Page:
In this public/private separation, I have once again been reminded of the importance of spaces for social relief. Many of the women that we interviewed were in desperate need of social release, their powerful reactions to being alone with us proved that. In the rural areas, women are restricted access to public space even more. Several times we heard that husbands did not want their wives to leave the house because if other men saw her on the street, they would think that the husband could not control his wife well.

It has been inspiring to witness how BRAC’s programs are truly changing the societal consensus about how women are treated. Just one aspect of their programming, at the individual and household levels, they have workshops where men and women/husbands and wives discuss gender equality especially with concern to division of resources and household tasks. It is really quite incredible how quickly beliefs are changing. As Ruhul repeats over and over, “Our society is changing day by day.” Women are aware of their rights and are demanding them. There are networks within communities of women activists (many who are involved with one or more of the three departments we are working with) who assist other women in claiming their entitlements and demanding their rights be recognized. So many of the women who BRAC is representing were referred to BRAC by other women in their communities. The presence of over 12,000 polli shomaj groups, which are ward based (3-4 villages) organizations for women to connect and mobilize, has made a huge difference. Last weekend we shot what will be the final video of our web storytelling platform. Whereas all of our other cases are individual stories, we decided to do a group piece that documents a story of collective action. We talked to a Polli Shomaj that prevented a 14 year old girl from being married. The mother of the girl was trying to convince her husband that their daughter was too young, but he wouldn’t listen to her. She told her Polli Shomaj group and a group of women approached her husband together and convinced him to wait until she turns 18, the legal marrying age. He agreed.

While observing one of the polli shomaj’s meetings we asked the women to stand and tell us why they thought the polli shomaj was important. We recorded what they said and their words truly show their sense of agency in changing their lives and their communities:

“Polli Shomaj is a poor people’s freedom club.”

“Polli Shomaj is our greatest wealth. Through the polli shomaj, we will stop all unfair practices.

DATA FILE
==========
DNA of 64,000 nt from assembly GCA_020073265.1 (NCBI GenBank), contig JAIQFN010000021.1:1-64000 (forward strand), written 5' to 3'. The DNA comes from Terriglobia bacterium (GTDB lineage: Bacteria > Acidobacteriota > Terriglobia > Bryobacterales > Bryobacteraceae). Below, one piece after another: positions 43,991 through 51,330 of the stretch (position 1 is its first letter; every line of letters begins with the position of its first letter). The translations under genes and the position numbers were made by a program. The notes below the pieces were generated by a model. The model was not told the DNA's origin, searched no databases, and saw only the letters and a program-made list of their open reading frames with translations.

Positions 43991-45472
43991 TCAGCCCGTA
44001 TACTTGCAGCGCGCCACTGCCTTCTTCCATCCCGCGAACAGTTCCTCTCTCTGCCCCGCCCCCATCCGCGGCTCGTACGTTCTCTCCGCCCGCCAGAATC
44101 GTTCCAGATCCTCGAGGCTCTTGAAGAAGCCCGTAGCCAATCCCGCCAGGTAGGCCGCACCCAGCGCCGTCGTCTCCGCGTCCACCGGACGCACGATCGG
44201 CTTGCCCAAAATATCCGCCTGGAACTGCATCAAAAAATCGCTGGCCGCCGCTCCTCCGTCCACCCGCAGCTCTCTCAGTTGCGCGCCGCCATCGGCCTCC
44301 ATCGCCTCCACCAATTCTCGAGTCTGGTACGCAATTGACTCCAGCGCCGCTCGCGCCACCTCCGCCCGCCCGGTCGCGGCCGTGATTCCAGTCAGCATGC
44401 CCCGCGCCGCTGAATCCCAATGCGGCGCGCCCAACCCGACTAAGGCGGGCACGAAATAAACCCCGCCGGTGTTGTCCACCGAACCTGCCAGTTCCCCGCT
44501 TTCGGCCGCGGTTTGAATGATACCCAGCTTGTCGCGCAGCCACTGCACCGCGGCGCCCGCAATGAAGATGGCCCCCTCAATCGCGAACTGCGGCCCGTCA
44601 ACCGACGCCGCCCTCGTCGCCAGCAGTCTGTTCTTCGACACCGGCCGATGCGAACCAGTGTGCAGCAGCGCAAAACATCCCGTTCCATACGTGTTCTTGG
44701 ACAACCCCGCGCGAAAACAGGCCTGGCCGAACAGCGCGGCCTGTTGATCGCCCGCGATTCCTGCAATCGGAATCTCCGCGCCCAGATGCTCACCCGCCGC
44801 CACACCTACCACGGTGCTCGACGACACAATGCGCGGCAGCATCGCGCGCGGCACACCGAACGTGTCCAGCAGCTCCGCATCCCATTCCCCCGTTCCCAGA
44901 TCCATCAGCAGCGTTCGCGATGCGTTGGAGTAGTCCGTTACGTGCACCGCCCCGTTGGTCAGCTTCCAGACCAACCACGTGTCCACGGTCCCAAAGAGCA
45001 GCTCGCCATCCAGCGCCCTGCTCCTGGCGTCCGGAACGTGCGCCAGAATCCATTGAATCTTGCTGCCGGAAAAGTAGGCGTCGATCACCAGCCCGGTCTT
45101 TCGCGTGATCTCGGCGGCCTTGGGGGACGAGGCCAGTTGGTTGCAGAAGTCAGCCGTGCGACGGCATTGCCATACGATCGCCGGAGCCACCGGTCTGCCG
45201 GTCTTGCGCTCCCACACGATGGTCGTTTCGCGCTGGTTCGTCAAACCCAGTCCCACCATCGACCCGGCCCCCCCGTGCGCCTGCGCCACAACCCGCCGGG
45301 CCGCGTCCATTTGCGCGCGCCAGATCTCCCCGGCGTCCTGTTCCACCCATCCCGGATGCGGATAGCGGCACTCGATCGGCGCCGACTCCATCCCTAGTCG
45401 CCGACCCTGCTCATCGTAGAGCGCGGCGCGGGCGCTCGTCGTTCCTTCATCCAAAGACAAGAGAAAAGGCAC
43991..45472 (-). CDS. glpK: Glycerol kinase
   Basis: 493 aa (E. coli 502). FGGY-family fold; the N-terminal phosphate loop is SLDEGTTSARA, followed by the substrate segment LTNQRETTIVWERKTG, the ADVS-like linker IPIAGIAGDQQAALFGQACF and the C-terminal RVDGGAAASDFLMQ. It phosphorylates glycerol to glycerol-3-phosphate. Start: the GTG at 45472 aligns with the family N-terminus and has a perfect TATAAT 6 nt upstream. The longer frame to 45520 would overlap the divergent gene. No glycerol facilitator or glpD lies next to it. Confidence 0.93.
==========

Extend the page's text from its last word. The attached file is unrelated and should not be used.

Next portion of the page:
This is how we will improve our society. If the Polli Shomajs will improve, then our country will improve.

If anybody tries to achieve something on their own, people will not value what they are doing. Our power increases if a group of members work together. When we work together, our community people respect what we are doing and help us achieve our work easily.”

“ If all poor people combine together, then they can stop unjust practices in the society, if any one is raped, or is encouraging an early marriage, we will stop it and we will inform to BRAC. We can also make poor people aware of their rights. The polli shomaj is very necessary. Only because of the polli shomaj, a group of people is able to complete any kind of task. If a group of people go to any kind of place, people will think they are a strong unit, so if they want something, it will be easier for them to get that thing.”

“We feel proud to be members of the Polli Shomaj. I think Polli Shomaj is great because sometimes we are unable to achieve things individually, but when we work together as ten people then we can easily achieve difficult tasks.”

“Now we have much more courage to move in public freely.”

“Through the polli shomaj meeting, we know which practice are legal and illegal. So now we can protest and defend to promote legal practices. Now we have enough courage but before we had no confidence. Only because of the Polli shomaj, we are now aware of our rights. Poor women are now aware about their rights. Now they know what is legal and what is illegal. We have learned about these things from the polli shomaj.. Now we place a high value on education. Previously, we did not think it was important. Though the Polli Shomaj meetings, we understand the value of education.

We learned how to achieve our rights.”

Thursday, August 5, 2010


We are in total crunch time right now. In the past two days I have literally looked at every single photo I have taken in the past 8 weeks. Through this visual journey I am finally realizing that I have transitioned into the final phase of my time here, a reality that continues to reveal itself… Two nights ago the 25 Afghanis who have been my family in Bangladesh left. Hallie, our dear friend, fellow BRAC intern and TARC resident, also went home. Our home that we have shared for the past eight weeks feels different, empty.